USING GRUNT FOR LIVE RELOAD

Recently I was working on a JavaScript project that required a lot of trial and error coding which resulted in me hitting the F5 key repeatedly to see if things were working.

Grunt has been on my radar for awhile and I knew it could 'watch' things so I figured I could use it to reload my pages for me as I changed them.

You need a few things to get up and running here - I won't cover installation of everything - it's fairly straightforward, but for this example you will need:

  • Node.js - does stuff with JavaScript
  • Grunt - the JavaScript task runner
  • NPM - Node's package manager (like apt-get for Node)

Everything we'll be doing runs on the command line so if you are on Windows I'd also install a good terminal like ConEmu which I've blogged about before.

A rough outline of what we'll do:

  1. Create a new directory for our files
  2. Create a 'package' file that tells NPM what to install
  3. Run NPM. NPM will read our package file and fetch the things it needs
  4. Go get a drink while it downloads everything
  5. Create a file that tells Grunt what to do
  6. Run that Grunt file
  7. Curse when it doesn't work
  8. Tweak, test and rejoice when it does

Directory Setup

For this example I setup a simple 'test' folder in my webroot:

C:\inetpub\wwwroot\railo\test

And in that directory create your index.html file.

Package.JSON

Open your favorite text editor, paste the following and save as package.json.

{
  "name": "grunt-reload",
  "version": "1.0.0",
  "devDependencies": {
        "grunt": "~0.4.3",
        "matchdep": "~0.3.0",
        "grunt-express": "~1.2.1",
        "grunt-contrib-watch": "~0.6.0",
        "grunt-open": "~0.2.3"
  }
}

Name and version can be anything but they are required. devDependencies is a list of Grunt plugins we need for our project.

Don't worry too much about the versions listed for each plugin, these should be fairly current, and it's possible to automatically update them with NPM (maybe in another blog post).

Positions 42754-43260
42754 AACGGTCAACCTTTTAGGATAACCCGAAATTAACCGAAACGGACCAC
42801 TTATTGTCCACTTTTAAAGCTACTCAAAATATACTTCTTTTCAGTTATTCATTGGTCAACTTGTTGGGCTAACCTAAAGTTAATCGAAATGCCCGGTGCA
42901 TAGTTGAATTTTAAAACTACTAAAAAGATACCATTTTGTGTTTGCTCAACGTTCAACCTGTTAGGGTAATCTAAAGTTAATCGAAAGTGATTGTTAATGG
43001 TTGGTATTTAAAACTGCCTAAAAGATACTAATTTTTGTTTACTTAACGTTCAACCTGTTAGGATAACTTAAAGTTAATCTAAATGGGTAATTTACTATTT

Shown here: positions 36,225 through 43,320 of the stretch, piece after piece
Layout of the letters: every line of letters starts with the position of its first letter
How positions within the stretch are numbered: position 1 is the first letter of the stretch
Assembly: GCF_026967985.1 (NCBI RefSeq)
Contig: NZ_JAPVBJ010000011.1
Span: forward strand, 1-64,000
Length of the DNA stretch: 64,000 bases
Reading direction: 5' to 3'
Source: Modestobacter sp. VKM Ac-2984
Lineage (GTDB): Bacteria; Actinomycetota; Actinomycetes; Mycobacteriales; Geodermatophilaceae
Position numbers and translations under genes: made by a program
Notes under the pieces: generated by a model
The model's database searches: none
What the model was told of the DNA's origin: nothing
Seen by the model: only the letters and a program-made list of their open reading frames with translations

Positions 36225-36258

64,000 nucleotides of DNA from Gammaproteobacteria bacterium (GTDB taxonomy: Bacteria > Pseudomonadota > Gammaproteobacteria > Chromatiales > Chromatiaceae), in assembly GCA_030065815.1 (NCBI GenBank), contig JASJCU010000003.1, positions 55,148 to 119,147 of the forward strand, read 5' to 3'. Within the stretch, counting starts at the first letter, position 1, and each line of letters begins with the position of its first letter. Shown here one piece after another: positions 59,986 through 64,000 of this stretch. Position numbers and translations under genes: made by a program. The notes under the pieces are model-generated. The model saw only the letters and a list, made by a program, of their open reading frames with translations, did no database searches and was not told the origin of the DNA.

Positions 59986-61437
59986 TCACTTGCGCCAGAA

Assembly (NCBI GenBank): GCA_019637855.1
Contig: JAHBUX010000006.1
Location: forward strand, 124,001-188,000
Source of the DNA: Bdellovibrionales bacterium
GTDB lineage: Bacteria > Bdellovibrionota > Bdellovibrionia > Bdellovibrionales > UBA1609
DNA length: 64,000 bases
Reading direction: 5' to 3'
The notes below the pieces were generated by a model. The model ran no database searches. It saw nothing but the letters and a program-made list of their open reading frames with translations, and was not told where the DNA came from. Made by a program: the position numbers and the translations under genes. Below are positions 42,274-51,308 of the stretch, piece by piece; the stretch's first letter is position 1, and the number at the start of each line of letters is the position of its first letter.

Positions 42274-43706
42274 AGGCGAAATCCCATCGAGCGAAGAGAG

NPM

Open your console, navigate to the new project directory and run:

npm install

NPM install will look at your package.json file and install all the listed packages AND any dependencies they may have.

Sit back because it takes a minute or two.

Gruntfile.js

In the same root directory as your package.json file create a file names Gruntfile.js.

module.exports = function(grunt) {
// Load Grunt tasks declared in the package.json file
require('matchdep').filterDev('grunt-*').forEach(grunt.loadNpmTasks);

// Configure Grunt
grunt.initConfig({

// Grunt express - our webserver
// https://github.com/blai/grunt-express
express: {
    all: {
        options: {
            bases: ['C:\\inetpub\\wwwroot\\test'],
            port: 8080,
            hostname: "0.0.0.0",
            livereload: true
        }
    }
},

// grunt-watch will monitor the projects files
// https://github.com/gruntjs/grunt-contrib-watch
watch: {
    all: {
            files: '**/*.html',
            options: {
                livereload: true
        }
    }
},

// grunt-open will open your browser at the project's URL
// https://www.npmjs.org/package/grunt-open
open: {
    all: {
        path: 'http://localhost:8080/index.html'
    }
}
});

// Creates the `server` task
grunt.registerTask('server', [
    'express',
    'open',
    'watch'
    ]);